Ducky

Formerly SNA2007
pilot
Contributor
The only advice I have for the OP: Make a deicision ROTC or USNA and never look back. Go forward and be the best damn Mid in either program. That will ensure you won't be the next guy on AW explaining how he blew his golden opportunity and is asking how to fix it.
 

AJB37

Well-Known Member
One thing about UCSD is that all of the ROTC programs are partnerships with the other campuses in town, so you'll be driving across town to USD or SDSU. Also enjoy the protesters picketing the recruiters during the career fairs.
 

bunk22

Super *********
pilot
Super Moderator
You're young, common to be a little hesitant and maybe get homesick a bit. Normal I think. Do what you think is right, what you want and don't look back. Going NROTC is not failure of any sort. Oh yeah, you're in San Diego....it doesn't get much better than that. Enjoy your time in college, enoy the civilian life. It doesn't suck, normal college life that is.
 

sfrankie08

Member
pilot
i agree with earlier post..doesn't matter if you are a girl/guy
i'm a female grad of the boat school..it was just the path i chose to become an officer.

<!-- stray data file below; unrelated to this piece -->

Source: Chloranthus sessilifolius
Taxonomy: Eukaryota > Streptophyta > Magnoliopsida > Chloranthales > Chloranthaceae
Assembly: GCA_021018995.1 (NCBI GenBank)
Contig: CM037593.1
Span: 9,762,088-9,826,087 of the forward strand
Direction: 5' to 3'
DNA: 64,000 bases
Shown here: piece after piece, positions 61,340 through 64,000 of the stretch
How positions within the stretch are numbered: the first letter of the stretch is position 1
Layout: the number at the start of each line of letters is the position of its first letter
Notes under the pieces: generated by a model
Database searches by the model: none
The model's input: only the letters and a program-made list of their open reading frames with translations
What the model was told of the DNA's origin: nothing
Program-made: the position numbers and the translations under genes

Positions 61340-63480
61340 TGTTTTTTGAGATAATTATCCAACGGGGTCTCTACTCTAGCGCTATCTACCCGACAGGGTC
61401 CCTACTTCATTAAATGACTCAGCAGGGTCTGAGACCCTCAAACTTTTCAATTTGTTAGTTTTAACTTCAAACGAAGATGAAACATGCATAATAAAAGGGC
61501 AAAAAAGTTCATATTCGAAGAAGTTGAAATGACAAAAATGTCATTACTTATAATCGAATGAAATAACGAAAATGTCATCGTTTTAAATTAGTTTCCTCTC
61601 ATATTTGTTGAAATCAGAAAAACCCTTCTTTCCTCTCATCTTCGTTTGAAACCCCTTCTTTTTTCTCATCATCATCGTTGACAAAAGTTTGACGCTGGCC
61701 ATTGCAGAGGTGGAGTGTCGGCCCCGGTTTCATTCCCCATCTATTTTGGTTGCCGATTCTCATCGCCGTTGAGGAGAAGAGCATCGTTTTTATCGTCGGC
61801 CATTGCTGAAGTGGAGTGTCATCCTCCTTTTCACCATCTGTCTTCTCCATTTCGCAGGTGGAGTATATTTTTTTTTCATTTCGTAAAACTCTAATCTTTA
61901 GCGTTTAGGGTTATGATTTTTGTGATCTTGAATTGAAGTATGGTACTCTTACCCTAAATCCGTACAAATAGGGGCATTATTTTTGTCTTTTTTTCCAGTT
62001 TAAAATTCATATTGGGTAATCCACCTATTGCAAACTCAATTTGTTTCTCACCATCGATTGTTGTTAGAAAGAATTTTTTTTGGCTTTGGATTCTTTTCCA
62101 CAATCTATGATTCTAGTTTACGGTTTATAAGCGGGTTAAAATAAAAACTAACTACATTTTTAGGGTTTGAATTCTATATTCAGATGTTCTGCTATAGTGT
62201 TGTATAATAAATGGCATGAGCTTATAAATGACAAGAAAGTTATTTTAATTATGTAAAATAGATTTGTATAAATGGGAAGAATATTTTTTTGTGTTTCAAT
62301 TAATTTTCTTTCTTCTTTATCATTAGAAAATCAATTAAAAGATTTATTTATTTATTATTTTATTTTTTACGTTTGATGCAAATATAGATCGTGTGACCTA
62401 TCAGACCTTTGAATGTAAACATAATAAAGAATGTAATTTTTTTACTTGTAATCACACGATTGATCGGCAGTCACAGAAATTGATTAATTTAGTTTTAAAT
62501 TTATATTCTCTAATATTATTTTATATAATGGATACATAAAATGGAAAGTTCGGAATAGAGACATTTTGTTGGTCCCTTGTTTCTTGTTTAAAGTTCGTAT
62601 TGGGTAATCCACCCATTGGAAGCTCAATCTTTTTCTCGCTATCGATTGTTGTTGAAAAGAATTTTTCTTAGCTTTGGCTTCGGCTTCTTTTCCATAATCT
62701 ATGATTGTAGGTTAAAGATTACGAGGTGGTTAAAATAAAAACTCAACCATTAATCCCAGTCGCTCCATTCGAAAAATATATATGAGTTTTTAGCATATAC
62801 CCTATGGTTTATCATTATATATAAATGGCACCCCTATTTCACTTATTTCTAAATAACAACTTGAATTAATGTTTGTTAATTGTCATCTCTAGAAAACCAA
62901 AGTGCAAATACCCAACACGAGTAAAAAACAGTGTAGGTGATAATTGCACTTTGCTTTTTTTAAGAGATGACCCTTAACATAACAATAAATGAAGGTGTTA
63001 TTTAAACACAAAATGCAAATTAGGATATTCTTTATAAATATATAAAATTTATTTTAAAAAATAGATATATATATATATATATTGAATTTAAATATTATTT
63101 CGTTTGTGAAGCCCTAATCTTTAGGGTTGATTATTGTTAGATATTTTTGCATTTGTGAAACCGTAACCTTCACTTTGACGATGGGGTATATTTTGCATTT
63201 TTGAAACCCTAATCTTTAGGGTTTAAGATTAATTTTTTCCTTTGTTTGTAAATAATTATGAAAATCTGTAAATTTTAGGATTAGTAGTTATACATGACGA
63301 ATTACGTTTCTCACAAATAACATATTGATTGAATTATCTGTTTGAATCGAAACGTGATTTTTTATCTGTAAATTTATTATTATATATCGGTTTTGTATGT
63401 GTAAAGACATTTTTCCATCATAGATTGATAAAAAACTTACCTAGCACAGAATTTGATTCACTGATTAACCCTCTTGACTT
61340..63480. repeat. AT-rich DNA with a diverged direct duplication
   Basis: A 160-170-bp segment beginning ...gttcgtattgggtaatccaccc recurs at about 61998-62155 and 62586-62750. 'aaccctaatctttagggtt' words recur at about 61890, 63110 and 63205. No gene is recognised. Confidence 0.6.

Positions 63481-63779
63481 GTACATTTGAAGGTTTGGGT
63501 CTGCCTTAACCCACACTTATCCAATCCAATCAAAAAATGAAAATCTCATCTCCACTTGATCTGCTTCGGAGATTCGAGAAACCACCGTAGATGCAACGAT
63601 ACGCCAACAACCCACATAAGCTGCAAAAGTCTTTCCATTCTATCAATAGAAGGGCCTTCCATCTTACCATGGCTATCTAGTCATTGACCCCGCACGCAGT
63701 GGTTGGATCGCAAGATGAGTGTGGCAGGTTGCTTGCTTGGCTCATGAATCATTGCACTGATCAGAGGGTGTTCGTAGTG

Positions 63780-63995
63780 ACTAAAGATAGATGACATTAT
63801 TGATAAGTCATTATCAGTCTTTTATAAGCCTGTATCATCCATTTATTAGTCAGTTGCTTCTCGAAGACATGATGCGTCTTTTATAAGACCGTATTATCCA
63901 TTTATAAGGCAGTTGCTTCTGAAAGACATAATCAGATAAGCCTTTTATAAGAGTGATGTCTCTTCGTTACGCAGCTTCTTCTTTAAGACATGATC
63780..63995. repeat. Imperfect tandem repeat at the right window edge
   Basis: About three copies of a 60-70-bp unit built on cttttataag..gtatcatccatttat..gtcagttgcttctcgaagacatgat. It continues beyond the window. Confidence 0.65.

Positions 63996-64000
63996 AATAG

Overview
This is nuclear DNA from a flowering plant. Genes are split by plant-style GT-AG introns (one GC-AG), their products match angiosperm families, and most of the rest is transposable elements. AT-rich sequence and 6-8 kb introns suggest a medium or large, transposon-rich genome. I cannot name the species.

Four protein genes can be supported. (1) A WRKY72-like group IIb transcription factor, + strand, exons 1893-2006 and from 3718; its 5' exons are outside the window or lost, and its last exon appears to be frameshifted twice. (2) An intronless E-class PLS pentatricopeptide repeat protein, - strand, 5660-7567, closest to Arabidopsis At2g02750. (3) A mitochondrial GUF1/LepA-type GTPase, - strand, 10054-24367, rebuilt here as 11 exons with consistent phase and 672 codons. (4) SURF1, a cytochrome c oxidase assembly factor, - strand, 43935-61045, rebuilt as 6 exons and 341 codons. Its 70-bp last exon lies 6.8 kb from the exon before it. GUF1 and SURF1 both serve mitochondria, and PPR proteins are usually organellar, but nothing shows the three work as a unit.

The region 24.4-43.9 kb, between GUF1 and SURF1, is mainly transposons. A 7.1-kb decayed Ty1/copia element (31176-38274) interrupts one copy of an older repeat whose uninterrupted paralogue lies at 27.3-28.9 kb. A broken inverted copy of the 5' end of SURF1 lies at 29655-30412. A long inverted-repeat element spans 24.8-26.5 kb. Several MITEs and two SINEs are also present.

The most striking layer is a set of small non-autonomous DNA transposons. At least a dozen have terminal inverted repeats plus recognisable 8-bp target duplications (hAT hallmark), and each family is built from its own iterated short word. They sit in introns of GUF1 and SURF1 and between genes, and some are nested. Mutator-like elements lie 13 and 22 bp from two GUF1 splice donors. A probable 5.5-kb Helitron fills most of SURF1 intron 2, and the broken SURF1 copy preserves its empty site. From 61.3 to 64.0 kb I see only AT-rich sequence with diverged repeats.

nrotc is not a bad/worst route. it's just a different one that gets you to the same end goal. i'd agree with earlier posts though, if you are having doubts that the academy is not the place for you then it probably isn't. also keep in mind though that NASS is NOT the academy. Yes you sleep in the same beds/bedrooms. But we don't wake up every morning, PT, run around lifting logs and stuff. We go to class, play a sport, 2/3 formations a day, you eat and then you pretty much do your homework. Every now and then you will have drill or a parade or a lecture or something. You won't be going out every night like my twin did and get drunk. You won't skip classes, you won't get to leave the yard when you want to. If that is ok with you, then go to the academy. If that doesn't even remotely sound like the college experience you want, then don't go. It is NOT a failure. Do what you want to do, major what you want to major in. You can't go your whole life making decisions based on what other people expect/want. It is YOUR life...